Thursday, July 18, 2013

Timing is Everything

It’s the age-old question: What’s the best way to get more exposure on social media?

Okay, maybe not age-old considering the birth of social media as we know it only occurred roughly a decade ago. (Although, for many of us, it’s hard to remember a time before we could virtually follow people and like things with the click of a button.)

Let’s take a trip down social media memory lane. (Yes, that’s what we have Facebook timeline for, but we’re doing this the old school way.)

Friendster (remember that?) launched in 2002, followed by LinkedIn and MySpace in 2003. The whole game changed the following year when Facebook hit the web, initially allowing classmates at Harvard to connect online. 140 became ‘the’ number in 2006 when Twitter was created, and four years later, pinning was added to our vocabulary following the birth of Pinterest. 

But having all of these platforms seems relatively pointless unless we know how to effectively use them. So, I’ve been on a hunt, wrangling together information regarding effective social media practices so that you can get the most out of your online presence. (Shall we say, bang for your post?) The first step – knowing when it’s worth your while, and when you’re better off remaining silent.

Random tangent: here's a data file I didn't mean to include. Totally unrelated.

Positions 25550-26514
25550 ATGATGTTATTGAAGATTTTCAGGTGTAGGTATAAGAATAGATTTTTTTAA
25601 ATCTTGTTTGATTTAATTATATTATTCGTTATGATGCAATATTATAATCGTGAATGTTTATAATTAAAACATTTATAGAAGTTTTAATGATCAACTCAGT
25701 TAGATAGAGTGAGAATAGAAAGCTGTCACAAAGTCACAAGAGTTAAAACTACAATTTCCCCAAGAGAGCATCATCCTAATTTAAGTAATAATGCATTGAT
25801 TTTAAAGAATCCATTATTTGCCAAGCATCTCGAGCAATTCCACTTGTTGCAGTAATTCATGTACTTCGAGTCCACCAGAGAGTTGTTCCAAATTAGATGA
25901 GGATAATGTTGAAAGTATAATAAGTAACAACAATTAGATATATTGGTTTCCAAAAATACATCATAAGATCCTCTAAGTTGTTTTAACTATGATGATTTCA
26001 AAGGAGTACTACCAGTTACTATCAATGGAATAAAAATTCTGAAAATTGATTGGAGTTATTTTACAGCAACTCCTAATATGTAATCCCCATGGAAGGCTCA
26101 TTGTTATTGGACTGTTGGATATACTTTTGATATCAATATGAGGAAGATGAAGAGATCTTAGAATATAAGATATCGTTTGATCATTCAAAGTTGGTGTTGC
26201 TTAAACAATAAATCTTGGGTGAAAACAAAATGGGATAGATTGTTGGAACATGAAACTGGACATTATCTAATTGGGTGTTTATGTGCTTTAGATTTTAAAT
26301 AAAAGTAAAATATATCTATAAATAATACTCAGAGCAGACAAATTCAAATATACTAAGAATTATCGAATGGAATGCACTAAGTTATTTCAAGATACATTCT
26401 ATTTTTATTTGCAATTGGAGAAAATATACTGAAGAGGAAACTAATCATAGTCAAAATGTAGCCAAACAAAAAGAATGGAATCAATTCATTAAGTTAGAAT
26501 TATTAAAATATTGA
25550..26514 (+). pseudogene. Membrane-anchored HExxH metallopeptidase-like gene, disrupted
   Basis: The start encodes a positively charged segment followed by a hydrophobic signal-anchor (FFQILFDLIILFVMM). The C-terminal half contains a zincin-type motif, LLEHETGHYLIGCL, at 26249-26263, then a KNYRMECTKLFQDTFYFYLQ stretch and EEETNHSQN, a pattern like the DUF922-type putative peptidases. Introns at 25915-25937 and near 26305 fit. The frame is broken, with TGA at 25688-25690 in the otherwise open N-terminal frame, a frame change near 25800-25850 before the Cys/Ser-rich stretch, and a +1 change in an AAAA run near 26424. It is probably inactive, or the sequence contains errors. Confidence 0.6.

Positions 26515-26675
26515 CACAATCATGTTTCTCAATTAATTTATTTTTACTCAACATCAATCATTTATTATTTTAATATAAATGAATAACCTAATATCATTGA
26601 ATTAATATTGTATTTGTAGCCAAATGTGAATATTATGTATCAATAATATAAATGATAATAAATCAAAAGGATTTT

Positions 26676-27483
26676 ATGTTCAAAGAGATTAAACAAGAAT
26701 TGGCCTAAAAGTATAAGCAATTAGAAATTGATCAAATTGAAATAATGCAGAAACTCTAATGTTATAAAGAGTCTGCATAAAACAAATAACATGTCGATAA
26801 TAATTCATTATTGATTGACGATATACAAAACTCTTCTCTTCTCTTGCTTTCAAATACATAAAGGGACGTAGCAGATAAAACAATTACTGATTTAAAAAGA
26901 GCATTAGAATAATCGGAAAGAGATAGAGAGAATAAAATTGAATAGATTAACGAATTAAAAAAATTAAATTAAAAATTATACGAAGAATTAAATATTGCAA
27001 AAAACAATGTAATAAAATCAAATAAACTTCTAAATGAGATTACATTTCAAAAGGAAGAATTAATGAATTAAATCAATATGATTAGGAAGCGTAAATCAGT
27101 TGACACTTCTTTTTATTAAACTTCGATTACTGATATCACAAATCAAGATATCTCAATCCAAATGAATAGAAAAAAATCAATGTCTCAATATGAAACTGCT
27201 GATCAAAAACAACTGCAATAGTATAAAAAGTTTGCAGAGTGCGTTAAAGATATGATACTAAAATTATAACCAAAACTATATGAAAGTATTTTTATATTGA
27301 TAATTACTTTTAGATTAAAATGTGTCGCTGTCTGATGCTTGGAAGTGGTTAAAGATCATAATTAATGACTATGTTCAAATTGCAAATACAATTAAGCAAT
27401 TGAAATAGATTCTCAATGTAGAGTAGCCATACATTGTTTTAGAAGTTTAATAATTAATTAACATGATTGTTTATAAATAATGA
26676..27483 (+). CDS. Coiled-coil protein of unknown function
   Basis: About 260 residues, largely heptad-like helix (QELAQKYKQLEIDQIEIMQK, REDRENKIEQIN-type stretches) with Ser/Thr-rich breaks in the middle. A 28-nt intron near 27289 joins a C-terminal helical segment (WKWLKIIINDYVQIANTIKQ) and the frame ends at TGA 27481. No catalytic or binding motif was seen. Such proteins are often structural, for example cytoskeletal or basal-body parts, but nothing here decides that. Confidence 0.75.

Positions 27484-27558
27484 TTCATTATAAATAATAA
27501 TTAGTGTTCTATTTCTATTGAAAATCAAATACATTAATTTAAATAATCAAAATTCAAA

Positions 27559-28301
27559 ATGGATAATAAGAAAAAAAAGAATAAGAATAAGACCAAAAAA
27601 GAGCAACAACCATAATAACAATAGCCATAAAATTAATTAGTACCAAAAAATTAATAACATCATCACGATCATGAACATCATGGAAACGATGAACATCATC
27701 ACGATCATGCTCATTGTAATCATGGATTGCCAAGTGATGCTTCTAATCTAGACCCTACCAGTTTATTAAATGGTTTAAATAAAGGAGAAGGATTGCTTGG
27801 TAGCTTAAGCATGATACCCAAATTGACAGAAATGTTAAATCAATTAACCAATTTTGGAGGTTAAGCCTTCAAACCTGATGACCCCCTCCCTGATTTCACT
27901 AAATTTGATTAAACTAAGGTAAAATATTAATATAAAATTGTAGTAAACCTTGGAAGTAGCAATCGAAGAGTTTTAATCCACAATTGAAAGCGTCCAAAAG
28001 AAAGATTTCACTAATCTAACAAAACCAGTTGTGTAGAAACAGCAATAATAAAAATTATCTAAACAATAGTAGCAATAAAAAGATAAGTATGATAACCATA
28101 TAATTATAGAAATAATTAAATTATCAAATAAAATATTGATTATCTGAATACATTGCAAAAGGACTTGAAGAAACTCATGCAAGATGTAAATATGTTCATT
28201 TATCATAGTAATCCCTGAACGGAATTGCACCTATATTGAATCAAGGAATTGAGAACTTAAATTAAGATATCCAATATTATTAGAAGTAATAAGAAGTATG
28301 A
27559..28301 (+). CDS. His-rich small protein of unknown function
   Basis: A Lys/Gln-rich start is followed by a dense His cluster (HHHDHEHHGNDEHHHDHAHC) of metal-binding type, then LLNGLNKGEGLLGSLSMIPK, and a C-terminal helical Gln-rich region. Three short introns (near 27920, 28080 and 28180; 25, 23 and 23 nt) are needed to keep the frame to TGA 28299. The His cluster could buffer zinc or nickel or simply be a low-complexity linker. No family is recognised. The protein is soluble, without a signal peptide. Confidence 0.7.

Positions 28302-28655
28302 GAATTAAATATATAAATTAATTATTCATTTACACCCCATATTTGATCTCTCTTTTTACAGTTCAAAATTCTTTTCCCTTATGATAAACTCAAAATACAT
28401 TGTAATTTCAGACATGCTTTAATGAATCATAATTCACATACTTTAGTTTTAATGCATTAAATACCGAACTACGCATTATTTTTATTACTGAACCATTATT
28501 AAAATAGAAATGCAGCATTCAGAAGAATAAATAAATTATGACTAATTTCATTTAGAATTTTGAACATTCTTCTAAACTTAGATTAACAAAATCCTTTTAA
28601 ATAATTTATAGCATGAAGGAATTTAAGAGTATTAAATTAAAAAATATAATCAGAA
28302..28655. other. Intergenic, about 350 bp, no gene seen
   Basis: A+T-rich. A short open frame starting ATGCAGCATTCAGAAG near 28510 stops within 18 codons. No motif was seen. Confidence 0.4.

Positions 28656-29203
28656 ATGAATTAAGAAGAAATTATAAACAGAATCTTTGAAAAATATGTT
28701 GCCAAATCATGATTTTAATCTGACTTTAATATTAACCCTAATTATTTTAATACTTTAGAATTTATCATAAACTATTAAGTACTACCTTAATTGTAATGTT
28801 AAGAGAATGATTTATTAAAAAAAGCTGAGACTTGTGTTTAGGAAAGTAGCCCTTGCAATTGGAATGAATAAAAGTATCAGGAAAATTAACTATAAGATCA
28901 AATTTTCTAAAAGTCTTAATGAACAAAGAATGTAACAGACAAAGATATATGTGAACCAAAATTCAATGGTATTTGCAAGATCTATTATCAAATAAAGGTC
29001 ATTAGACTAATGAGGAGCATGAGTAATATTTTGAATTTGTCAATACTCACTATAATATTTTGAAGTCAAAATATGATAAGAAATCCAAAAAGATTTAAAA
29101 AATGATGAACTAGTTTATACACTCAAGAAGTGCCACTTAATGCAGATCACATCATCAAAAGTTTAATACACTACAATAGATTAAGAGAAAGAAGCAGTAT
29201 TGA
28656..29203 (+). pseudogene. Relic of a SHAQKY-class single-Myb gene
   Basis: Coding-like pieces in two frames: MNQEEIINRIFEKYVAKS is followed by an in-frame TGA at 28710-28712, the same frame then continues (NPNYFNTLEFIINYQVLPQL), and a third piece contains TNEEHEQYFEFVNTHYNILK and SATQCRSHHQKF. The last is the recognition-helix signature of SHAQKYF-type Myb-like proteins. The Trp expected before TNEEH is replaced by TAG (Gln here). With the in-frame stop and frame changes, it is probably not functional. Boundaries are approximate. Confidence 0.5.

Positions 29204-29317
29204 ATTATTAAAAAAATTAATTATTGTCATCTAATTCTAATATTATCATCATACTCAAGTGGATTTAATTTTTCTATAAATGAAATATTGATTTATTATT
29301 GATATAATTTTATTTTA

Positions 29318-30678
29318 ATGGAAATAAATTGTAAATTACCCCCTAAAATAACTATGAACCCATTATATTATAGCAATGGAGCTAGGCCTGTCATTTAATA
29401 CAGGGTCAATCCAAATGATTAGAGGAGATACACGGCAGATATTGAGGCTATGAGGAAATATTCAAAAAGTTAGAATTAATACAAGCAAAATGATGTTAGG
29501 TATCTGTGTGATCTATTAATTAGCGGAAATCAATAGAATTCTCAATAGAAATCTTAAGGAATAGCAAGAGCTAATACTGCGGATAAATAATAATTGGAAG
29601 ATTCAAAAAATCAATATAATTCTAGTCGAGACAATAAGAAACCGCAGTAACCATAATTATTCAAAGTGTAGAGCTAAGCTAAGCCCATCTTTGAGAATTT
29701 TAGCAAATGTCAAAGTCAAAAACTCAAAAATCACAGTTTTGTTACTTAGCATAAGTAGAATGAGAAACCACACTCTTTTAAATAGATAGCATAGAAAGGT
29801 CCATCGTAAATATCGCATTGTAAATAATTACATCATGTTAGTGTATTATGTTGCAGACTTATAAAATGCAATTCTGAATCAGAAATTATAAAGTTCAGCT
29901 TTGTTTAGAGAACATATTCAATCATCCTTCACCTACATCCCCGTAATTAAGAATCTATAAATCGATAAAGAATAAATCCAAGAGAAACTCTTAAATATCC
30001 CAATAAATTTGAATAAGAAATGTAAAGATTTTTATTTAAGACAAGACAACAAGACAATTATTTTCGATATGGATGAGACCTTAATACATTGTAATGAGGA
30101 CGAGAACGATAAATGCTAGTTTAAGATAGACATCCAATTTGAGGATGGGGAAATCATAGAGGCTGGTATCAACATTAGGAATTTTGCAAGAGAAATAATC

Here’s the breakdown:

Best: 1 pm – 4pm
Worst: 8 pm – 8 am

Best: 1 pm – 3 pm
Worst: 8 pm – 9 am

Best: 7 am – 9 am & 5 pm – 6 pm
Worst: 10 pm – 6 am

Best: 2 pm – 4 pm & 8 pm – 1 am
Worst: 5 pm – 7 pm

Stay calm…we didn’t forget about Instagram (née 2010). Nothing is very conclusive, but it appears that photos are most effective when uploaded in the middle of the day and in mid to late evening.

Remember, these are averages, so there’s never a guarantee that they will be the best practices for your specific purposes. Post at different times, keep an eye on your interaction and learn what works best for you!

A little tip: Print out the chart above and hang it in your workspace so you can refer to it easily. Pretty soon, you’ll get the hang and will be able to take off the training wheels, so to speak.

By Emily Cleary, MDPR Social Media Director

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